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Anne d'Harnoncour
Anne d'Harnoncourt, The George D. Widener Director and Chief Executive Officer, Philadelphia Museum of Art. (Photo: Graydon Wood, 2005.)
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A Director’s Vision: The Legacy of Anne d’Harnoncourt
April 25, 2009 - July 19, 2009
Anne d’Harnoncourt (1943–2008), the Philadelphia Museum of Art’s late and beloved Director who served the Museum and its audiences for four historic and transforming decades, reveled in the art of all ages and cultures. Connecting art with people—while fostering “conversations” among works of art through inspired installations—was her great personal pleasure and professional goal.

To celebrate Anne, her passion for art, and her drive to share creativity’s treasures with all, the Museum presents A Director’s Vision. Throughout the Museum, labels announcing The Legacy of Anne d’Harnoncourt will highlight magnificent examples of the nearly 80,000 works of art acquired during Anne’s directorship (from 1982), some of the more than one hundred modern and contemporary paintings and sculptures acquired while she was curator of those collections (1972–1982), and selections from the great outpouring of gifts presented to the Museum in Anne’s memory. Many of these works of art are on paper or textiles and, due to light sensitivity, cannot be on long-term display, but more than 1,000 are currently on view in the galleries and others can be seen here on the Museum’s website.

Support the Anne d’Harnoncourt Memorial Fund for Art Acquisitions.

Curating Departments

American Art


Portrait of Dr. Samuel D. Gross (The Gross Clinic)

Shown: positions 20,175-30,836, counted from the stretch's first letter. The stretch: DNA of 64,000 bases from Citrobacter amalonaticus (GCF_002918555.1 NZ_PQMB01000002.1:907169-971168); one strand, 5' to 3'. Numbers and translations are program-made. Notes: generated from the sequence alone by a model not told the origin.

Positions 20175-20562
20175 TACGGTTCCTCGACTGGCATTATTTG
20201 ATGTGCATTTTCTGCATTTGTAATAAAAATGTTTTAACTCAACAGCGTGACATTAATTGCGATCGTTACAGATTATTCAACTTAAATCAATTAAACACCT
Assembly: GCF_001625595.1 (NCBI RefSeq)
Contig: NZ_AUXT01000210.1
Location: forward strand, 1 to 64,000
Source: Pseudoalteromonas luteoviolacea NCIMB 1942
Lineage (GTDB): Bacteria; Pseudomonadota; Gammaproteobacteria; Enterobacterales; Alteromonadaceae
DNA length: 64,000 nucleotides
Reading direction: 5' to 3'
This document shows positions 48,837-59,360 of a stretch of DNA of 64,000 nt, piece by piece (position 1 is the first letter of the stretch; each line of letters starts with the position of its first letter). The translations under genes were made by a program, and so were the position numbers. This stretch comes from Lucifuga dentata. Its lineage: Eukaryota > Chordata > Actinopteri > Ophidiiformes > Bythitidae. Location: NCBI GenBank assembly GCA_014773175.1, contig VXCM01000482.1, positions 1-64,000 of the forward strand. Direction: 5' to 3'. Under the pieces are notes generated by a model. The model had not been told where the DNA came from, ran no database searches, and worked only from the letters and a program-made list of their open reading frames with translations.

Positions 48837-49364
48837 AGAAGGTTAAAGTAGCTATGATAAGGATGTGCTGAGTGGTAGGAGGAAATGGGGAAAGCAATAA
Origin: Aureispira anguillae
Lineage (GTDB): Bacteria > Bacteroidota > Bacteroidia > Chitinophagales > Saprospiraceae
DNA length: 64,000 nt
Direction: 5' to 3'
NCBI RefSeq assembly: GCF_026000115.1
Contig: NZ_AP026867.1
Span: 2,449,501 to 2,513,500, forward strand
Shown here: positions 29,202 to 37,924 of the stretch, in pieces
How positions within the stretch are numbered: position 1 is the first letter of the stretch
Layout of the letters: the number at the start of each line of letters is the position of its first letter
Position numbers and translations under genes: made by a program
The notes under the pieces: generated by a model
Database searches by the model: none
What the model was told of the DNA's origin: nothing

Portrait of Dr. Samuel D. Gross (The Gross Clinic), 1875
Thomas Eakins, American
Oil on canvas
8 feet x 6 feet 6 inches (243.8 x 198.1 cm)
Gift of the Alumni Association to Jefferson Medical College in 1878 and purchased by the Pennsylvania Academy of the Fine Arts and the Philadelphia Museum of Art in 2007 with the generous support of more than 3,600 donors, 2007
2007-1-1
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Highlights include Thomas Eakins’s Portrait of Dr. Samuel D. Gross (The Gross Clinic) (1875) and other treasures of Philadelphia’s cultural and artistic heritage once under threat of leaving the city through sale, such as John Singleton Copley’s Portrait of Mr. and Mrs. Thomas Mifflin (1773), and Augustus Saint-Gaudens’s Angel of Purity (Maria Mitchell Memorial) (1902).

Anne encouraged a concerted effort to increase the Museum’s holdings of African American art, bringing to the galleries painted masterpieces such as Henry Ossawa Tanner’s Portrait of the Artist’s Mother (1897) and Joshua Johnson’s Portrait of Edward Aisquith (c. 1810).

Philadelphia’s central role in the development of American furniture and decorative arts is reflected in the addition of suites of parlor furniture, including rococo examples created by Thomas Affleck in the 1770s for John and Elizabeth Cadwalader and contemporary dramatic wooden elements made by Wharton Esherick for his 1936–37 renovation of the Bok House in Gulph Mills, Pennsylvania.